If you give assets away and you survive for at least 7 years then all gifts are free and avoid inheritance tax. If you die within 7 years then inheritance tax will be paid on a reducing scale, know as taper relief. You can also give gifts totalling £3,000 each year completely free of IHT. You can also gift £5,000 on the occasion of a child's wedding. I suggest that you download this excellent guide to saving inheritance tax which is one of the best guides I’ve found on the subject. Once you’ve downloaded it go to page 9 where you will see a complete list of exemptions you can claim to reduce your IHT bill. On page 17 you will also find an explanation on how you can now pass on your home to your family free of inheritance tax. It may also be worth checking out our article 'Do I have to pay inheritance tax on my parents house?'
4. Put assets into a trust
If you place assets within a trust they will not form part of your estate on death and avoid inheritance tax. You could place assets into a trust for the benefit of your children when they reach the age of 18 for example. Page12 of the guide mentioned above outlines how trusts can be used to save tax and keep control of your assets.
5. Put assets into a trust and still get the income
If you place assets into an 'interest in possession trust' you can still take income from the assets (which is liable to income tax) whilst avoiding inheritance tax on death.
6. Take out life insurance
You can cover any potential liability for IHT by taking out a life insurance policy for the potential inheritance tax bill and placing the policy in a trust to ensure it is paid outside of your estate. You can read a full explanation in our article "Life insurance and Inheritance Tax".
7. Make gifts out of excess income
You can make 'gifts out of income' free from IHT. For gifts to qualify they must form part of normal expenditure, be made out of income and not reduce your standard of living. If you plan to use this little-known method of reducing your IHT bill then make sure that you keep detailed records of your gifts and income.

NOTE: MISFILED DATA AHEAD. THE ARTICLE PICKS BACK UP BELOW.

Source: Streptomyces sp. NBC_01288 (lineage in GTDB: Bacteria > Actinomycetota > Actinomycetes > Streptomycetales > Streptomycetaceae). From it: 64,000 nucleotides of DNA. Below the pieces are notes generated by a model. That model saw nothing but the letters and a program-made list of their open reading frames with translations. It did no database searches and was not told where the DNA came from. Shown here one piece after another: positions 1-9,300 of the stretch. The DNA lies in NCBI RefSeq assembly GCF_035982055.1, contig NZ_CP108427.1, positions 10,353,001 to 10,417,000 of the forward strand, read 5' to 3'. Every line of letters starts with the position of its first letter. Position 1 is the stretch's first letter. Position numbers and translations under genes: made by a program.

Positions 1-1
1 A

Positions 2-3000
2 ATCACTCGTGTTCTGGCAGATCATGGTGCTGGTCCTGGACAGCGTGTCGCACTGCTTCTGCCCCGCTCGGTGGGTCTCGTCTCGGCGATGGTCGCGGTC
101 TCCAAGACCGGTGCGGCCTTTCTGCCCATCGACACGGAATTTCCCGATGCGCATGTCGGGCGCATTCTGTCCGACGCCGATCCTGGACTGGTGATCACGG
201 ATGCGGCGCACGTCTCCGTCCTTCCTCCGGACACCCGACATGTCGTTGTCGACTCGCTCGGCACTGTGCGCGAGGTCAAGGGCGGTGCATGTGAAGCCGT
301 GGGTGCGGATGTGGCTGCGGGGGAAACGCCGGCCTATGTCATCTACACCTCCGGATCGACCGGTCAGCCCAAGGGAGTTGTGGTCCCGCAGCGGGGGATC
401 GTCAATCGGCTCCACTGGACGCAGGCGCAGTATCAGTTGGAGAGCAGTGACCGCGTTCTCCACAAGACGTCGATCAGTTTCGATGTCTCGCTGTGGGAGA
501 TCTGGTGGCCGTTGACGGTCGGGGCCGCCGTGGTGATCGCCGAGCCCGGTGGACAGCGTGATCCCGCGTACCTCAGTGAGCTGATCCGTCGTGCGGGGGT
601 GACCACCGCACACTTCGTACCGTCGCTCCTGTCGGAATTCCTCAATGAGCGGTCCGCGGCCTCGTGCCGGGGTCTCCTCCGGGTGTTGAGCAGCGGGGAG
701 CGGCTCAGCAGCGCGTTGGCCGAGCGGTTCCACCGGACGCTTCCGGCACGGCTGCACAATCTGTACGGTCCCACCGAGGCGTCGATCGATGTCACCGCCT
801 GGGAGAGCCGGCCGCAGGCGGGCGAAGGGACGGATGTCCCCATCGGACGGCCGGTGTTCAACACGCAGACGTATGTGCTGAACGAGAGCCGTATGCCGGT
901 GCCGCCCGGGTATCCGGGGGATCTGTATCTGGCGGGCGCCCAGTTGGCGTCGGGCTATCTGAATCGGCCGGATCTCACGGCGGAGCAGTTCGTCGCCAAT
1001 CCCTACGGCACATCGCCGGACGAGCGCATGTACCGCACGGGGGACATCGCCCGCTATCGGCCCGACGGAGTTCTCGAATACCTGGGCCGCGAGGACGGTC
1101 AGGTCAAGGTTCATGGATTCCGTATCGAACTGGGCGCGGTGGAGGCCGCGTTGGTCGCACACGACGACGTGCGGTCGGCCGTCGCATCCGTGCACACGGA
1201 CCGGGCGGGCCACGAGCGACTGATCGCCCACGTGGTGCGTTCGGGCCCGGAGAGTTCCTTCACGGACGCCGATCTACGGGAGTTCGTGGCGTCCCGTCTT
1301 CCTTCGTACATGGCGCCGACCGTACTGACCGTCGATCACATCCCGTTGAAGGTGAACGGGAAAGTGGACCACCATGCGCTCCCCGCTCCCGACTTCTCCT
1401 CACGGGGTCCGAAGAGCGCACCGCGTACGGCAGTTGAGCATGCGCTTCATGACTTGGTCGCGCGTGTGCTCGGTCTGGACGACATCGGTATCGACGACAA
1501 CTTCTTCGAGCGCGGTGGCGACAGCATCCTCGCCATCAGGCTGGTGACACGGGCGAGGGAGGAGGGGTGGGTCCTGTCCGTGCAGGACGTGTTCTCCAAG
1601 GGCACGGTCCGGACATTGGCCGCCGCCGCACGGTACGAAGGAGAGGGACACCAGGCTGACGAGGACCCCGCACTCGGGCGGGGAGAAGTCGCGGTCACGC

8. Give away assets that are free from Capital Gains Tax
If you have assets that have fallen in value since purchase (property, shares etc.) they could be passed on without attracting Capital Gains Tax (CGT). Any recovery in the value of any assets would accrue in the estate of the recipient and any gain would be free from a potential IHT liability after 7 years.
9. Leave something to charity
Anything left to a charity will be free of any IHT liability. If you leave at least 10% of your total assets to charity then the inheritance tax rate on the remaining assets will be reduced from 40% to 36%.
10. Business Property Relief
If is possible to pass on shares in certain companies free from IHT. Business Property Relief can allow businesses to be passed on with up to 100% IHT relief. It is primarily aimed at enabling family-owned businesses to be passed on, and carry on, without having to pay IHT. There are certain qualifying criteria but the rules have since been extended since the relief was originally introduced to include investments in AIM shares held for two years. However, this is a complex area of IHT planning and I suggest that you seek financial advice.
Bonus: Spend it!
Here is a bonus way to reduce your IHT bill in addition to the 10 ways listed above. There is little point in living on a tight budget as you grow older and then your beneficiaries get taxed at 40% on some of your assets. If you have worked hard to build up your assets then you should enjoy them to their utmost, maybe a new car or a holiday of a lifetime in retirement.
If all of your wealth is tied up in property, you could consider an equity release scheme such as a lifetime mortgage or home revision scheme. Depending on which option you choose, you will either borrow money against the value of your home or sell part of your home at a reduced market rate while continuing to live in the property.
The process works by reducing the assets you own and in turn increases the debts that count against your estate. The money you receive can be passed onto your future beneficiaries or, of course, you can spend it yourself. As explained in tip number 3 above, you'll need to survive the gift by 7 years to ensure there is no inheritance tax to pay. You can read more in our article What is equity release and how does it work?